The Reason For The Season: Religion Vs. Santa In SILENT NIGHT, DEADLY NIGHT

Punish! It's more than a killer Santa slasher.

By Reyna Cervantes · @JFCDoomblade · December 17, 2021, 8:00 PM EST
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The holidays are approaching at an alarming rate. A very alarming rate. While everyone decks their halls and warms their cocoa, people tend to cozy up by the fireside, and if they're anything like me, they tend to throw on a movie for those cold winter nights. There's no shortage of holiday movies to revisit this season, (hell there's no shortage of holiday horror movies). One of the most popular in the realm is Silent Night, Deadly Night. Released in 1984, the film was controversial from the get-go, it was even yanked from theaters a mere six days after release cementing its place in horror movie history. While most see the movie as a straightforward slasher film with a demented killer in a Santa Claus suit, I always found it to have more complex themes and ideas beneath the surface. So let's dive into Santa's bag of goodies and offload some of it because there is a lot to unpack here.

I think Silent Night, Deadly Night presents to the viewer the age-old struggle of "Religion vs. Santa" that the Catholic church brings up every advent season. For the uninitiated: Churches often propose the idea that the real focus of the season should be the belief in the birth of Jesus Christ. Generally, in the church, the idea of Santa Claus or gift-giving is semi-frowned upon as it is believed that the commercialization of the Christmas holiday season is a distraction from the "true meaning of Christmas." The film's director Charles Sellier Jr. (creator of Grizzly Adams, random I know) was born and raised Catholic, so it's not an absolute long shot to assume that these ideas intentionally made it into the movie. The film also tackles themes of how unresolved trauma left unprocessed and untreated can be very dangerous.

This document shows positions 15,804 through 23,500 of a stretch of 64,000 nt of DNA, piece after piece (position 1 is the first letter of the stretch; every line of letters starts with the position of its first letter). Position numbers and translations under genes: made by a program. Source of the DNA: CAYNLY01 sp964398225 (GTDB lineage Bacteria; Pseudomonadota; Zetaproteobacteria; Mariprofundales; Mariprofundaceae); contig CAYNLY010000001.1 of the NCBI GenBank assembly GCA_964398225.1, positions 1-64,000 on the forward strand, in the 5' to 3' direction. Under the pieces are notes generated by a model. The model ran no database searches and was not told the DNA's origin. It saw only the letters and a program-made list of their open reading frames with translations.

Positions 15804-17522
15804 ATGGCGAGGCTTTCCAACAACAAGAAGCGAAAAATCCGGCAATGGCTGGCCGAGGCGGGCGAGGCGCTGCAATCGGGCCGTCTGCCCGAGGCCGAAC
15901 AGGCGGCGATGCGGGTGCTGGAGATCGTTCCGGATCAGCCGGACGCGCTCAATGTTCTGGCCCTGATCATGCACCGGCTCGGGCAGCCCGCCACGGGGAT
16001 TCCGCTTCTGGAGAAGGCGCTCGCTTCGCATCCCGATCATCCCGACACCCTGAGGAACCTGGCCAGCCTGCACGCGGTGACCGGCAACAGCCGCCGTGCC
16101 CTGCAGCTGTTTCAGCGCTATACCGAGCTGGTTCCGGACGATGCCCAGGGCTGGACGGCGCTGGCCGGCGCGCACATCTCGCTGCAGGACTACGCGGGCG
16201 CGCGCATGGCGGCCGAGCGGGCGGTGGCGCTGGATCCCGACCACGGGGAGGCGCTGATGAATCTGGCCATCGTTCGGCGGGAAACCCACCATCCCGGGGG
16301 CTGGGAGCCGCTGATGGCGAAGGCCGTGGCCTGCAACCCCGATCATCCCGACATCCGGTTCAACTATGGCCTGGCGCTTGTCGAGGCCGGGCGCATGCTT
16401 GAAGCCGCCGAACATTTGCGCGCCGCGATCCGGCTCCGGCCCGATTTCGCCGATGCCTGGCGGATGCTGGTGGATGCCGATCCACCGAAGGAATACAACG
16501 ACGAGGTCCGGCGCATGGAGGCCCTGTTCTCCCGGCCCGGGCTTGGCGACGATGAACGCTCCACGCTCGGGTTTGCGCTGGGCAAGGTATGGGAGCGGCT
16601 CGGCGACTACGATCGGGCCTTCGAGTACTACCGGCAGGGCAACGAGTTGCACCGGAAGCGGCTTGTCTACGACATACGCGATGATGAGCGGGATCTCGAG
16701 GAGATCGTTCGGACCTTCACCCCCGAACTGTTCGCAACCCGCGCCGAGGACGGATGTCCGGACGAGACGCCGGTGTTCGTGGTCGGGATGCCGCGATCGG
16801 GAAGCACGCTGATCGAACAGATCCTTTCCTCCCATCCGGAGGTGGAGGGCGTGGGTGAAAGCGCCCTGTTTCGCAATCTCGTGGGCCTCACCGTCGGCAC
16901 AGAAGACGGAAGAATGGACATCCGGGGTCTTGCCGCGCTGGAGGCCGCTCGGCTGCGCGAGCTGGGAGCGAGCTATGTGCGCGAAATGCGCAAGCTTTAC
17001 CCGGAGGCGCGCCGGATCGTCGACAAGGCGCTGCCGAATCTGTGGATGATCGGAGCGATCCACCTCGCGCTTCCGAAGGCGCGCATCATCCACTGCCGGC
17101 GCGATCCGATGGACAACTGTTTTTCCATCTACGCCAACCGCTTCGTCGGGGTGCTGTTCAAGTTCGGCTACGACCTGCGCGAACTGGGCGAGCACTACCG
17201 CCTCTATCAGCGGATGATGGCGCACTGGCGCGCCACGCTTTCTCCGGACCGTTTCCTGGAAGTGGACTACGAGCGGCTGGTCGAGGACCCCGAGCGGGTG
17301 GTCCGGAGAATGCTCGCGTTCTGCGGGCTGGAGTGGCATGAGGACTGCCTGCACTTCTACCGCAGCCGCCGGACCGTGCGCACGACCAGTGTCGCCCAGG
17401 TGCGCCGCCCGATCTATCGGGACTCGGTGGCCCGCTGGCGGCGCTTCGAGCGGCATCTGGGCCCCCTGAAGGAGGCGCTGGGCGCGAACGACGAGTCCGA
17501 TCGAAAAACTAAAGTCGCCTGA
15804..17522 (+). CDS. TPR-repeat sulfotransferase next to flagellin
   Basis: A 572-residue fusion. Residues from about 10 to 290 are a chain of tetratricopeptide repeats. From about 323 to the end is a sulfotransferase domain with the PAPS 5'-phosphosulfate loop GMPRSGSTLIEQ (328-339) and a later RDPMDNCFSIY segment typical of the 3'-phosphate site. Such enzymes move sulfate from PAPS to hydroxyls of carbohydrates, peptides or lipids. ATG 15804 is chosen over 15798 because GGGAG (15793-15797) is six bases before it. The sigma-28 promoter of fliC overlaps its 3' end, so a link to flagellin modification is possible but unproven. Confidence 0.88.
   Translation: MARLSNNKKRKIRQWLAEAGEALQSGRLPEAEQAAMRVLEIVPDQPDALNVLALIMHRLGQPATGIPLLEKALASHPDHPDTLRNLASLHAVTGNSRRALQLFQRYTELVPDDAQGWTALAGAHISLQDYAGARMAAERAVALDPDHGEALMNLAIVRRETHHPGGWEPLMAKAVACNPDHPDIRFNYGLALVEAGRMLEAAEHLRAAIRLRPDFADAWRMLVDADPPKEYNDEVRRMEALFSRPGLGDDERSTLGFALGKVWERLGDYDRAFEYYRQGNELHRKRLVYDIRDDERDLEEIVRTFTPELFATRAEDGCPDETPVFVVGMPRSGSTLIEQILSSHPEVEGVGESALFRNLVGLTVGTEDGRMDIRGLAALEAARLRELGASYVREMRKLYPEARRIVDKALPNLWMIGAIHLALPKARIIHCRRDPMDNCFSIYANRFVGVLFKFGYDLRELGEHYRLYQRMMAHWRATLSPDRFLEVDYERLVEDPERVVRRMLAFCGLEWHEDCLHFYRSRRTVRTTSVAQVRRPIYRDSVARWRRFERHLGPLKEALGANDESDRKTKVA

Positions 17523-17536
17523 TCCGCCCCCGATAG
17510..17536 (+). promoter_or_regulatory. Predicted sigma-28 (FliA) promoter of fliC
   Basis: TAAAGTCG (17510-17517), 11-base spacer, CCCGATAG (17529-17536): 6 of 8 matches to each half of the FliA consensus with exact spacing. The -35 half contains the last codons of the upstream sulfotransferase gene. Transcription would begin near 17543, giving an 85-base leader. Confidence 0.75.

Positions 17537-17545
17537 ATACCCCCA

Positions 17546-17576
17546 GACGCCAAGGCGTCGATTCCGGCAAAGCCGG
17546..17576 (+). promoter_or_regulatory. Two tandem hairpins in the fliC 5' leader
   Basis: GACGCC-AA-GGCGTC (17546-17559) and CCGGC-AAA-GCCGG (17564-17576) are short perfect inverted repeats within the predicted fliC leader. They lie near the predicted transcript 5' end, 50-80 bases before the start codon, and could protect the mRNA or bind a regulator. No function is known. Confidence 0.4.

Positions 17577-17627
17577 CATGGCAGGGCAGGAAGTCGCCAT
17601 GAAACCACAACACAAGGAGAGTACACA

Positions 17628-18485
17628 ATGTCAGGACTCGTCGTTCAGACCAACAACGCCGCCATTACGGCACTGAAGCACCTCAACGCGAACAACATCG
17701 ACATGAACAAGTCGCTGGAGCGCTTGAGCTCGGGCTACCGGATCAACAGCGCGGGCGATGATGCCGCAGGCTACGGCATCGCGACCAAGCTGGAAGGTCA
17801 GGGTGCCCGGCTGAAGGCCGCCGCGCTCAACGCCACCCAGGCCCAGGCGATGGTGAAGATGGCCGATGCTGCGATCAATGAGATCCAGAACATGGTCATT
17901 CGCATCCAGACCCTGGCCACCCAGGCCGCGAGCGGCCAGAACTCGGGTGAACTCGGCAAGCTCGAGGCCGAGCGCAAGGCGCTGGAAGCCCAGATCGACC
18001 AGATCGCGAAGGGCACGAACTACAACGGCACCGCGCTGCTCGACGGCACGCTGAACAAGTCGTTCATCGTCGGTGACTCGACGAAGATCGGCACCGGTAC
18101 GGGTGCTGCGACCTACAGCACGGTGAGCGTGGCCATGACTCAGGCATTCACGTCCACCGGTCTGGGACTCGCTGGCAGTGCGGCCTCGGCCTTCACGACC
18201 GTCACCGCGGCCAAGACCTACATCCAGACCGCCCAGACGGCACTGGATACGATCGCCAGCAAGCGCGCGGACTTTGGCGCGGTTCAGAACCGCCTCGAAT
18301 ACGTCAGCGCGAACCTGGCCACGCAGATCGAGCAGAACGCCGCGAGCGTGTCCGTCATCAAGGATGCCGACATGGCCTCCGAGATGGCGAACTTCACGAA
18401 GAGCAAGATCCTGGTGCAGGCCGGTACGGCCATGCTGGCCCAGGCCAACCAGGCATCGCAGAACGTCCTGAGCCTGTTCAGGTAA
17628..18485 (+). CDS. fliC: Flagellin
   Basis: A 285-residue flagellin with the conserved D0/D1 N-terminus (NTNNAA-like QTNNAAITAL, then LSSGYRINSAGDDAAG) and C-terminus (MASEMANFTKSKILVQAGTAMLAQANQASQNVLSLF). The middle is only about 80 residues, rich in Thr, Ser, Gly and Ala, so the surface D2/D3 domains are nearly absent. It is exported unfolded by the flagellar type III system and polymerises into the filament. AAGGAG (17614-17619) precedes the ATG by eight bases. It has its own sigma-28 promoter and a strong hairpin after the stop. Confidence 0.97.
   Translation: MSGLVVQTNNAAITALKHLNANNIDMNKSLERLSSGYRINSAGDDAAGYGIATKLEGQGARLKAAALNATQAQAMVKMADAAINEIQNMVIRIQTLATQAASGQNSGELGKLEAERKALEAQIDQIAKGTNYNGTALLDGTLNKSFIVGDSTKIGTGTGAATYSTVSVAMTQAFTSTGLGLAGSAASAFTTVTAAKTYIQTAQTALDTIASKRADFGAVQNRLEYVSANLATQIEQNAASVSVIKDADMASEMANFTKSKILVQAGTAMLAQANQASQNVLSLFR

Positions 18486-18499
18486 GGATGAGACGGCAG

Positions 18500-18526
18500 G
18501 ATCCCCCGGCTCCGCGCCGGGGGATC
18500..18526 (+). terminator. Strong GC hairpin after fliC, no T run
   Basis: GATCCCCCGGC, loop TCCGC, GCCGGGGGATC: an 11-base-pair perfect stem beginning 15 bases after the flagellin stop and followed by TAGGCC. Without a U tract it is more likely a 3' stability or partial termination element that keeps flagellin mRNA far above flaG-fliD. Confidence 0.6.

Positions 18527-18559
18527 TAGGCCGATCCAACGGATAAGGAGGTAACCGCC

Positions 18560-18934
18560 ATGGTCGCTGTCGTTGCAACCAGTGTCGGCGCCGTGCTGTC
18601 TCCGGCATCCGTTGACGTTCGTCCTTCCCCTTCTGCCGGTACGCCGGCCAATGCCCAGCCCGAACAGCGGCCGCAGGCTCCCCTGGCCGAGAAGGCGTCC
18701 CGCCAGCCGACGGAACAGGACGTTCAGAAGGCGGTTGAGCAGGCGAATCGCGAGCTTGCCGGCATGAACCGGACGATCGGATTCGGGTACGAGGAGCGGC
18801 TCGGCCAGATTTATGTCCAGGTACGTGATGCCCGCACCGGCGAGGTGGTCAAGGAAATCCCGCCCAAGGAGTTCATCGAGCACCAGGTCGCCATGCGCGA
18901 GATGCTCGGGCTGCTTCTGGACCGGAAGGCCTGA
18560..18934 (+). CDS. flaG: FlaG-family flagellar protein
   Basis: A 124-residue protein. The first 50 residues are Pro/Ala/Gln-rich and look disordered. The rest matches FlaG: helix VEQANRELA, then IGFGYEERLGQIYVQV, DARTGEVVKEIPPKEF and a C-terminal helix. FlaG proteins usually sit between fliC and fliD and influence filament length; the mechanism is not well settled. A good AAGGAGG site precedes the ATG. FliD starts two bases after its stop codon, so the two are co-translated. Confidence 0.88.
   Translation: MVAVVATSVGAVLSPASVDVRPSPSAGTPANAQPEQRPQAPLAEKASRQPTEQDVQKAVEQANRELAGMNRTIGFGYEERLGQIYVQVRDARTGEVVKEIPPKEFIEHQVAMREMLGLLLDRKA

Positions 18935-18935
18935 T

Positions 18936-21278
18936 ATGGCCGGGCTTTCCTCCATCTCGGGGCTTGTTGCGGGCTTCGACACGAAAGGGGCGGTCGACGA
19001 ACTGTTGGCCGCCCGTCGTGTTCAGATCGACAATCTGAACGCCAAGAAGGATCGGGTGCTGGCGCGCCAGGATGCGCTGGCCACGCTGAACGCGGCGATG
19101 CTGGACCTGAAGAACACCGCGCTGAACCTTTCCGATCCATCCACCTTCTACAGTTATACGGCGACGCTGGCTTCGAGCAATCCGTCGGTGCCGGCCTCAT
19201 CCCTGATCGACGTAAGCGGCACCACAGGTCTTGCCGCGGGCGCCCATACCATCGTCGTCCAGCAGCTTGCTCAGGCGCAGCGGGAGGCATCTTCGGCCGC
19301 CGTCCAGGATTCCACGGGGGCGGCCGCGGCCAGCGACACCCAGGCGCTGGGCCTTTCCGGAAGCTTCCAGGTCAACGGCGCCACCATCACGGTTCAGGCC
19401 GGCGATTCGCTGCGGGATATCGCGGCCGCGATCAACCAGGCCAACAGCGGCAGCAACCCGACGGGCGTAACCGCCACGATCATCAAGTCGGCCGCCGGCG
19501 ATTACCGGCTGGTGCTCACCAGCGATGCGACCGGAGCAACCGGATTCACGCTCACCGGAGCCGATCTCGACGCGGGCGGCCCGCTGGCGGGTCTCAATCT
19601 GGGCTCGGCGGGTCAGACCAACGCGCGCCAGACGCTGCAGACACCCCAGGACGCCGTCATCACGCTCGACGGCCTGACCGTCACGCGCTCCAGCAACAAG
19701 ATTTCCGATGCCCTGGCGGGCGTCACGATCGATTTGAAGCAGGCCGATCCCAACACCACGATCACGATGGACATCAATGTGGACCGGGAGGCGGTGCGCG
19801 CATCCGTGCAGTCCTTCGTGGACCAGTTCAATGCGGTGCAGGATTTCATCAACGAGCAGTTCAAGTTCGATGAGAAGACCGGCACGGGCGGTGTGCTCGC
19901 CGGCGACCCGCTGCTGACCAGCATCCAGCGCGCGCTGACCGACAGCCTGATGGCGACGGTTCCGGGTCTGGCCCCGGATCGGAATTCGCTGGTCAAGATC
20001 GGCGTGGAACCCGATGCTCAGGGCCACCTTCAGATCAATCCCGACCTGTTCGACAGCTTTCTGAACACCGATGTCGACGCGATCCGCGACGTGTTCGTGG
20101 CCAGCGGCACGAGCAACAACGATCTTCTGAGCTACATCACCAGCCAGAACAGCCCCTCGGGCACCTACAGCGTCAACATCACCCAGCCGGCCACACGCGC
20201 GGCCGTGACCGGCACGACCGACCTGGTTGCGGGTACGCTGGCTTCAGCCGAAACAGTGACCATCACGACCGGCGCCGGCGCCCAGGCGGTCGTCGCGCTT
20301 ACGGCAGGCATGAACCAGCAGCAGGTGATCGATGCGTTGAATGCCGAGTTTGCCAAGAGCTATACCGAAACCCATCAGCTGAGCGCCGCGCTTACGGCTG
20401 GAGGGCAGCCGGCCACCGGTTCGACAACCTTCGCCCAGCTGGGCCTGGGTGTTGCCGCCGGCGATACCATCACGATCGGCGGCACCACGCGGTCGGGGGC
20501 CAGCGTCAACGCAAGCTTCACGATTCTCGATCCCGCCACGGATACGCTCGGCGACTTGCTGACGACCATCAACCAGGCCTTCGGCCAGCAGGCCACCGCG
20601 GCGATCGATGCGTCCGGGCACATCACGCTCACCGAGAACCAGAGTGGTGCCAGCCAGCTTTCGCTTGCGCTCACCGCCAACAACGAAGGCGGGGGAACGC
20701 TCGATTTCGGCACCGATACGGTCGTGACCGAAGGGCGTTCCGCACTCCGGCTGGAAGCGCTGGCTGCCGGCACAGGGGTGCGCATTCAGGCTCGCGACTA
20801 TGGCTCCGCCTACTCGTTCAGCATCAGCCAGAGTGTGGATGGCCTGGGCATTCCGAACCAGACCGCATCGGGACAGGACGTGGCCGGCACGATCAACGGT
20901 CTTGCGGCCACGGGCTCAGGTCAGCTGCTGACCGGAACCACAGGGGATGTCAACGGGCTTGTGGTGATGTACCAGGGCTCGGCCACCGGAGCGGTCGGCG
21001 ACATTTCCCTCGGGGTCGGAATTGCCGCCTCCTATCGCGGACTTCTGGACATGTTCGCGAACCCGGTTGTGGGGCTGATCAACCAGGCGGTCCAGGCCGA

The film opens in 1971, with eight-year-old Billy Chapman visiting his grandfather with his family at his nursing home. From here, we're presented with one of the most infamous scenes of the movie: Billy is left alone with his catatonic grandfather, who suddenly wakes up from his living coma and starts spouting all sorts of anti-Claus messaging. Warning Billy that he should indeed fear the jolly, fat, Coca-Cola spokesperson rather than expect him to deliver joy for Christmas. He instills in Billy that Santa Claus is a bringer of punishment rather than a spreader of holiday cheer. This sends Billy into a spiral of fear and demonizes the idea of Santa Claus, one of the main pillars of the holiday season, so already the waters are shaky in Billy's mind.

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On the way home, Billy and his family encounter a Santa on the side of the road with a broken-down car, unbeknownst to them, this Santa is actually a liquor store robber with murderous tendencies. While most encounters with Santa are meant to be a moment of joy in a kid's life, this one is painted in the bleakest way possible. The Santa proceeds to murder Billy's father and viciously assaults his mother as Billy runs away into the nearby woods, leaving his baby brother Ricky in the car crying into the night. Pretty traumatic (maybe Billy's grandfather was some sort of Anti-Santa prophet).